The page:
***** To join INSNA, visit http://www.sfu.ca/~insna/ *****
I would like your thoughts on some particular questions RE directionality in
a support/oppose network based on 5 primary nodes...
I am working with a network that is based on extremely limited information -
and there is no changing that...The network has 5 primary nodes, w/ each
node having links to a/b 50-100 sub-nodes.
Due to the paucity of information that I am working with, , I have only
enough direct evidence/information to establish a link from A to B in a/b
80% of the relationships (and a majority of these are 'low certainty' vice
'high certainty'), but no direct evidence to establish a reciprocal link
from B to A. Based on the information in a/b 25% of those cases, I could
concievably assess the relationship is mutual (and that is an overestimate).
So basically, 65% of my information only informs me of a unidirectional
So, I see myself as having 3 options:
1) Base directionality on evidence - in which case I would only have
corresponding links between two nodes for under 25% of the nodes. This, I
feel, would only tell me the limits of the information I am working with,
the gaps of the information on the network, etc...and this potential answer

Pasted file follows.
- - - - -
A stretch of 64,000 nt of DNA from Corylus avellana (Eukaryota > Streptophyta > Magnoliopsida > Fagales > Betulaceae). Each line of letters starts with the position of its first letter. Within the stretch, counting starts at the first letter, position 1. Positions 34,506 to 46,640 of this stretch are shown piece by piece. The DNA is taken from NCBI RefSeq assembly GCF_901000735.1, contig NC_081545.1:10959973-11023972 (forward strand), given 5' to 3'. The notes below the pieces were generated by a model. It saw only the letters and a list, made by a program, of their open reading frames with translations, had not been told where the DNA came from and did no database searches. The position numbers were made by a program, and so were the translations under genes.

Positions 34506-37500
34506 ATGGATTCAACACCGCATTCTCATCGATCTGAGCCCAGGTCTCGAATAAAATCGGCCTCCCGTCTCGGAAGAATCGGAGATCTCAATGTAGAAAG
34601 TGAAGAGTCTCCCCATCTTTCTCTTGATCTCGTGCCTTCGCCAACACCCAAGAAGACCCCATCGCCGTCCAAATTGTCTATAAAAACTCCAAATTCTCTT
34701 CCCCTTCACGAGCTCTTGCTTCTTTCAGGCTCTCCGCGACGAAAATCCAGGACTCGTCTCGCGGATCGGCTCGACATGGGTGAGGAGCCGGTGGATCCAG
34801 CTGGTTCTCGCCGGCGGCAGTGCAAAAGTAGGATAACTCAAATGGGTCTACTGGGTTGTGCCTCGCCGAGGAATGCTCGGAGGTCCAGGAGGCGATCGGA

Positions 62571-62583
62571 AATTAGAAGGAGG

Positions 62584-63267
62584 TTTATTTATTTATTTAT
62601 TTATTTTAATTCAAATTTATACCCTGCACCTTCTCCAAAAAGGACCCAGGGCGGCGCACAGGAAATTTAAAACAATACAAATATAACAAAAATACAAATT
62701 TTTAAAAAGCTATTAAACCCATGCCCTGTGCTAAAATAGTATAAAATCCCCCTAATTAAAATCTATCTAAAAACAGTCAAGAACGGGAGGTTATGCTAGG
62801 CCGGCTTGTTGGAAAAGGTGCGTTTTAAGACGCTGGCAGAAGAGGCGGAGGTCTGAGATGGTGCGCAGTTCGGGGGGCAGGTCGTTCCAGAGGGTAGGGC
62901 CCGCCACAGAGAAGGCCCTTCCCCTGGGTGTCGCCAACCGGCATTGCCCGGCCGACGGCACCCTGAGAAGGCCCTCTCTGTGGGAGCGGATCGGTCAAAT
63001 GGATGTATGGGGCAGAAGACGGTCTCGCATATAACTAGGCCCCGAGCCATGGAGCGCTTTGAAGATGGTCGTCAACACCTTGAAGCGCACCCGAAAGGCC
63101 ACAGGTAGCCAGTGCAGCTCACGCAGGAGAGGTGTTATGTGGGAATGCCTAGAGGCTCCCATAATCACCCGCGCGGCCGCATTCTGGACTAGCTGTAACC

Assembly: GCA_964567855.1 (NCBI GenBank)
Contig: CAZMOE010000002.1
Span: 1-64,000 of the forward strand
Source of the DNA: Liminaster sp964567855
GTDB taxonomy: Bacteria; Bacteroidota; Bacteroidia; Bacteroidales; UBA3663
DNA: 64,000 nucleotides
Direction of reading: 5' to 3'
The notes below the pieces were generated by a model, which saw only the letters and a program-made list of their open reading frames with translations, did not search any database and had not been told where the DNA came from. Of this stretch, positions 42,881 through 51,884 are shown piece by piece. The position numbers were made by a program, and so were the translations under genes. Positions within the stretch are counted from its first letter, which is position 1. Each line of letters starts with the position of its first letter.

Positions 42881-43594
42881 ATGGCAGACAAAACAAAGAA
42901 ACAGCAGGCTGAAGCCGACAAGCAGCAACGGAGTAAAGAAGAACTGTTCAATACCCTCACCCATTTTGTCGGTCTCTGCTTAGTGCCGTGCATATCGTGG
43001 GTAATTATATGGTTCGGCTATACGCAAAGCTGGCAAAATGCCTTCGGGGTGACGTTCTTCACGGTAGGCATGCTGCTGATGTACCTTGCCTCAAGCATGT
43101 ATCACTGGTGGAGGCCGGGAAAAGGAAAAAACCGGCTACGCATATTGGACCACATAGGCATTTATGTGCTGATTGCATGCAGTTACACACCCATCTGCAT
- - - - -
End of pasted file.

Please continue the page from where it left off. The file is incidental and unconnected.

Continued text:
is one that is already known in general, and is not the question I have been
asked to answer...
2) Base directionality on personal assessment - in which case the integrity
of my analysis is diminished b/c the assessments will be subjective, and may
not hold up to scrutiny of reviewers, and therefore not be treated as a
3) Forego the use of directionality all together, unless I have direct
evidence of a non-mutual relationship (A supports B, but B opposes A).
The people I work with stick to the party line that directionality is a
must, that lack of directionality in a network analysis will skew the
metrics, etc...do all/some of you agree? Which option should I take - 1, 2,
Your thoughts would be greatly appreciated.
Stop worrying about overloading your inbox - get MSN Hotmail Extra Storage!
SOCNET is a service of INSNA, the professional association for social
network researchers (http://www.sfu.ca/~insna/). To unsubscribe, send
an email message to [log in to unmask] containing the line
UNSUBSCRIBE SOCNET in the body of the message.